My friend Carleene recently sent me some articles by the Gospel Coalition that raised some concerns about short term missions. There’s been a fair amount of research and a great deal of reflection on the pluses and minuses of such ventures. Is it good stewardship? Do the trips bring great benefit? Do they advance the cause of Christ? Do they really promote cross cultural friendships? Do they do more harm than good?
I appreciate their concerns. A steady stream of relatively well-to-do Americans flying in to disperse American style Christianity casually pouring out wealth, creativity, and energy, can send the wrong message about who we are and who God is. They can harm local economies, even undermine local churches. Read the articles. (Links are below.) If you are planning on taking a mission trip, read the books Toxic Charity and When Helping Hurts. You’ll be a better mission trip taker if you do. But I suggest reading them a little skeptically. My sense: they are heavy on analysis and light on being sensitive to the leading of the Holy Spirit. God is using the flawed mission adventures taken by Americans to awaken us to what it means to be a global Christian. And, I might point out, Short Term Missions are biblical. Read the first parts of Luke 9 and Luke 10. Jesus sent the disciples out on short term missions.
No question: I am deeply grateful for the short term mission experiences I’ve been able to take and lead. In the past, we’ve worked with Vida Joven (Young Life) in Nicaragua. The way we worked with them allowed us to avoid some of the problems identified in the books and articles. For that matter, we were introduced to Toxic Charity and When Helping Hurts by the American and ex-pat missionaries we worked with in Nicaragua.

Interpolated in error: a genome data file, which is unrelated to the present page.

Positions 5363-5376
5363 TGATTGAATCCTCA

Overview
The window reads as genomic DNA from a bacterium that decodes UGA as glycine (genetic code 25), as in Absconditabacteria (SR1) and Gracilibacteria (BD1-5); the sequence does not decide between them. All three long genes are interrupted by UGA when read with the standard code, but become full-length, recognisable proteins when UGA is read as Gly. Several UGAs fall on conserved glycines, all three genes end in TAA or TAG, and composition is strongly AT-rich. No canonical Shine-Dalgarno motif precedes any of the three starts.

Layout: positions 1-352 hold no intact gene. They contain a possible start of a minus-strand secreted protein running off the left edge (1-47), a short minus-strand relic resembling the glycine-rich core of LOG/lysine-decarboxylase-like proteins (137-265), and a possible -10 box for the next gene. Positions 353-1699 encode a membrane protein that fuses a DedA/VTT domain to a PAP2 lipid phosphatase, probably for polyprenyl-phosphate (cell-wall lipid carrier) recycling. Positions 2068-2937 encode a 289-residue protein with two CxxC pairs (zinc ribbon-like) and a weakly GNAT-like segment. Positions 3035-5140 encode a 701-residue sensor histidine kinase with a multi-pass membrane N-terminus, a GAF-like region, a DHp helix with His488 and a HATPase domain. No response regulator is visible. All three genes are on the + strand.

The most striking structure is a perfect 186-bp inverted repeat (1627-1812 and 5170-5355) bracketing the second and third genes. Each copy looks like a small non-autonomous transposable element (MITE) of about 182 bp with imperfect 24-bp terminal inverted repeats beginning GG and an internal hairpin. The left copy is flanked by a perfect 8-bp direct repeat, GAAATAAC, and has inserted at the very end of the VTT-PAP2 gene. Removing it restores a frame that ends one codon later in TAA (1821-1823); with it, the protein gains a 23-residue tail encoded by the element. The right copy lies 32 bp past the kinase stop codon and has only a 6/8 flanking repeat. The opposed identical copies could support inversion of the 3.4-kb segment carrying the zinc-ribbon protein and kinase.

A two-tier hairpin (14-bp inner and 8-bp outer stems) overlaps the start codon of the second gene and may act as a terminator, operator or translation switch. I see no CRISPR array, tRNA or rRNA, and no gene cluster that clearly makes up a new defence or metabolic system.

We required three things in our Short Term Mission trips.
1) They had to be relational. Our trips have been about building and maintaining relationships in the spirit of partnership. We built friendships, and, for that matter, we put ourselves under the authority of the local ministry leaders in terms of what we would do, when, and how. We did not go to be served, but to serve.
2) There had to be a sense of exchange. Sure, we offered resources and labor. A couple of the trips were medical missions. But… we were there to learn from those who followed Jesus in Nicaragua. They had a lot to teach us about hospitality, about evangelism, about the power of Jesus to change and transform lives, neighborhoods, and cities. They showed us what it looked like to serve and follow Christ courageously in their context. We came back with more courage to live out our faith, better skilled and motivated to pray and live our faith, and refreshed by our witness of the beauty of Christian community.
3) The trips stated goal was to encounter Jesus Christ in a different place. We were there to see what God was doing in another place. God met us there! We returned encouraged.
I would say that Short Term Missions have been instrumental in helping us learn, by example, to be more intentional in our witness and ministries. Involvement in missions trips really set the stage for how we’re doing life at LoveFirst Coast. Resources of time, talent, and money are being released more generously here because we went there. Because of the love and blessings we received on Short Term Missions, love and blessings are flowing more easily, more naturally here.
Of course that doesn’t excuse us from learning how to do better! So take a little time. Read the articles or even the books. But remember the words of Jesus, “As the Father is sending me, so I am sending you!” (John 20:21)
You are sent! Go!